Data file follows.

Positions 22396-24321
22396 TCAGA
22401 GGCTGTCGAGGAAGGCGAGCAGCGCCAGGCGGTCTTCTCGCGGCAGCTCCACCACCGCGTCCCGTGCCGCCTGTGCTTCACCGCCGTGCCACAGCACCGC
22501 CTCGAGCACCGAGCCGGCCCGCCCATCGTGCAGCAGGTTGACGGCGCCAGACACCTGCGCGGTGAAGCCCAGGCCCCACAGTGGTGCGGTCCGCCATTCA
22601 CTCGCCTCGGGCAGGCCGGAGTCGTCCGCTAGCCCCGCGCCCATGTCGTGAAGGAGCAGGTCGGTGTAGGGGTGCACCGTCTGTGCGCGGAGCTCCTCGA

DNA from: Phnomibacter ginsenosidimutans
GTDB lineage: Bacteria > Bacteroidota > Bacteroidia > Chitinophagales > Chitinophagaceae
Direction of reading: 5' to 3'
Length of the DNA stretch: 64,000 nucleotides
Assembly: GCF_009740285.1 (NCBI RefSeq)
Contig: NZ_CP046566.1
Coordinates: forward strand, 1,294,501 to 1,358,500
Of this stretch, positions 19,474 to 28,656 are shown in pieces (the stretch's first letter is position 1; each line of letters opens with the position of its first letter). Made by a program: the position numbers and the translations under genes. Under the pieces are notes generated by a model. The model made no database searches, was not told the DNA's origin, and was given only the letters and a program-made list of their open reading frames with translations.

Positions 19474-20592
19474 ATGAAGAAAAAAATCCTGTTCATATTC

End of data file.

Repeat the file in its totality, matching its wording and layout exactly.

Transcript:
Positions 22396-24321
22396 TCAGA
22401 GGCTGTCGAGGAAGGCGAGCAGCGCCAGGCGGTCTTCTCGCGGCAGCTCCACCACCGCGTCCCGTGCCGCCTGTGCTTCACCGCCGTGCCACAGCACCGC
22501 CTCGAGCACCGAGCCGGCCCGCCCATCGTGCAGCAGGTTGACGGCGCCAGACACCTGCGCGGTGAAGCCCAGGCCCCACAGTGGTGCGGTCCGCCATTCA
22601 CTCGCCTCGGGCAGGCCGGAGTCGTCCGCTAGCCCCGCGCCCATGTCGTGAAGGAGCAGGTCGGTGTAGGGGTGCACCGTCTGTGCGCGGAGCTCCTCGA

DNA from: Phnomibacter ginsenosidimutans
GTDB lineage: Bacteria > Bacteroidota > Bacteroidia > Chitinophagales > Chitinophagaceae
Direction of reading: 5' to 3'
Length of the DNA stretch: 64,000 nucleotides
Assembly: GCF_009740285.1 (NCBI RefSeq)
Contig: NZ_CP046566.1
Coordinates: forward strand, 1,294,501 to 1,358,500
Of this stretch, positions 19,474 to 28,656 are shown in pieces (the stretch's first letter is position 1; each line of letters opens with the position of its first letter). Made by a program: the position numbers and the translations under genes. Under the pieces are notes generated by a model. The model made no database searches, was not told the DNA's origin, and was given only the letters and a program-made list of their open reading frames with translations.

Positions 19474-20592
19474 ATGAAGAAAAAAATCCTGTTCATATTC